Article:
(To be continued).

The Religion of Rome.

W E welcome the publication of a volume entitled “ The Religion of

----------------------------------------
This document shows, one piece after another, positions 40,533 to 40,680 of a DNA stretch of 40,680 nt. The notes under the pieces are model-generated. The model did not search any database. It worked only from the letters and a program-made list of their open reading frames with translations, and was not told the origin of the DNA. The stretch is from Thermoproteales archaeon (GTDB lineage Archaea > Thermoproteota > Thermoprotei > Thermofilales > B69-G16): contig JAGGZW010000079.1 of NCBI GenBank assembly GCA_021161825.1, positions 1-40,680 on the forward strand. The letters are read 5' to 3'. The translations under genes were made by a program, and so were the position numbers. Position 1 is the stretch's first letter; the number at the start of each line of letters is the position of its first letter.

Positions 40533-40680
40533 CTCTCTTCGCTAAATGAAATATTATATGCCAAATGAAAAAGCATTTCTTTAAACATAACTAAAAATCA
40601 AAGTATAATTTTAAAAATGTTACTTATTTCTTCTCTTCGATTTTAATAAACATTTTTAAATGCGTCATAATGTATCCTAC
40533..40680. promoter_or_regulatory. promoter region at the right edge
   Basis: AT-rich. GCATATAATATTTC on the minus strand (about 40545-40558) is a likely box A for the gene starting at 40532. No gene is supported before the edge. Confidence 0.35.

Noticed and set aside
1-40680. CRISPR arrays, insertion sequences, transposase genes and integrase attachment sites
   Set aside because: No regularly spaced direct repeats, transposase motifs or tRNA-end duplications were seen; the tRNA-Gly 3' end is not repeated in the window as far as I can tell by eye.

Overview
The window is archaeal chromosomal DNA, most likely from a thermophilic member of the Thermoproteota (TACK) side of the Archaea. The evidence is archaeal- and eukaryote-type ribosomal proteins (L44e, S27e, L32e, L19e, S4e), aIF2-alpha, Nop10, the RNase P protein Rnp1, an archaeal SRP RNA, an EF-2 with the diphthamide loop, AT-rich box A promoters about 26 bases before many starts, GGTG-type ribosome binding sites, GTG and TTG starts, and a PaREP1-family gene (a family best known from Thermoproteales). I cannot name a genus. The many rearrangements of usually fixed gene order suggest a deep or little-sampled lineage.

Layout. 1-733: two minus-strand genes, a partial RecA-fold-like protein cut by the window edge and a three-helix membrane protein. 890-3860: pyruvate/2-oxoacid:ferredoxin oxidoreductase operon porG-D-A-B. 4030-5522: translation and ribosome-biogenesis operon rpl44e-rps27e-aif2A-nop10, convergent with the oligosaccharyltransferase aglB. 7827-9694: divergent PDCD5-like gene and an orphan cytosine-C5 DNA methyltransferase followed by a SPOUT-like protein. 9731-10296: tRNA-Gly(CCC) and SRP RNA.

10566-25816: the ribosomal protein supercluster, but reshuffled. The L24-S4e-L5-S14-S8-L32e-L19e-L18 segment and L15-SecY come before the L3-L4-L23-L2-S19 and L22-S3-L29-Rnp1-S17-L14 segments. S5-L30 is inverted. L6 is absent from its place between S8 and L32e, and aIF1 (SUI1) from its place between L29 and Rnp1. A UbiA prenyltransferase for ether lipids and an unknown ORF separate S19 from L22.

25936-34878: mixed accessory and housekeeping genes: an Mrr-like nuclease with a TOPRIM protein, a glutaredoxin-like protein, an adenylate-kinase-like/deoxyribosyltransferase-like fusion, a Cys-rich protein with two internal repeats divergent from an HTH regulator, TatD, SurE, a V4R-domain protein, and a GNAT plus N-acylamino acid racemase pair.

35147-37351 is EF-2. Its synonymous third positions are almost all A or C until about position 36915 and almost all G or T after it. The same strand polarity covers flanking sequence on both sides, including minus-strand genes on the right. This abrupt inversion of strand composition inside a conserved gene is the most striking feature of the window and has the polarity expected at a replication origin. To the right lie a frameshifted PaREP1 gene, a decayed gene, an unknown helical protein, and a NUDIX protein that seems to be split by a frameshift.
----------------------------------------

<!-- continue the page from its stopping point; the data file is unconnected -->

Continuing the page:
y Rome.” It consists of letters published in a Roman Journal, which have been translated from the Italian, by Mr. William Howitt. In these times, when liberality is the only popular virtue, and zeal for truth the cardinal sin, it is worth much to let the public know assuredly that Popery is not the angel of light it professes to be. “Distance lends enchantment to the view;” but, to the rightminded, to see Romanism is to abhor it. It is a system which is as dangerous to human society, as it is hostile to true religion. We would by no means abridge the civil rights of a Catholic, or a Mormonite, but whether in any community the confessional or polygamy ought to be endured is not a question with us. The system of confession to priests is the sum of all villanies. Murphy was martyred for speaking the truth about the confessional, and in his person the liberty of public speech received a serious blow. The day will come in which that man's name and fate will be looked upon in a different light, and many will regret that he was given over as a victim to Romish bigotry, when they feel that bigotry burdening themselves. We have seen with our own eyes that which would make the blood of any decent man boil within him. In the confessional boxes in Germany and Italy, anybody may see for himself, exhibited in the compartment allotted to the priest, a list of the sins concerning which the confessor is to enquire; these include crimes which we will not pollute our paper by mentioning ; he must be a hardened profligate who would dare allude to them in the presence of a young girl. Not in the pages of a folio reserved for studious eyes did we read the degrading memoranda of which we speak, but in the confessional itself, where every passer-by may see them if he will. True, the document is in Latin; but, unfortunately, such words as abortio, sodomia, and the like, need no translation. But we dare not trust our hand to write more,—the superstition of Rome is the worst of all the evils which have befallen our race; may the Lord arise, and sweep it down to the hell from whence it arose.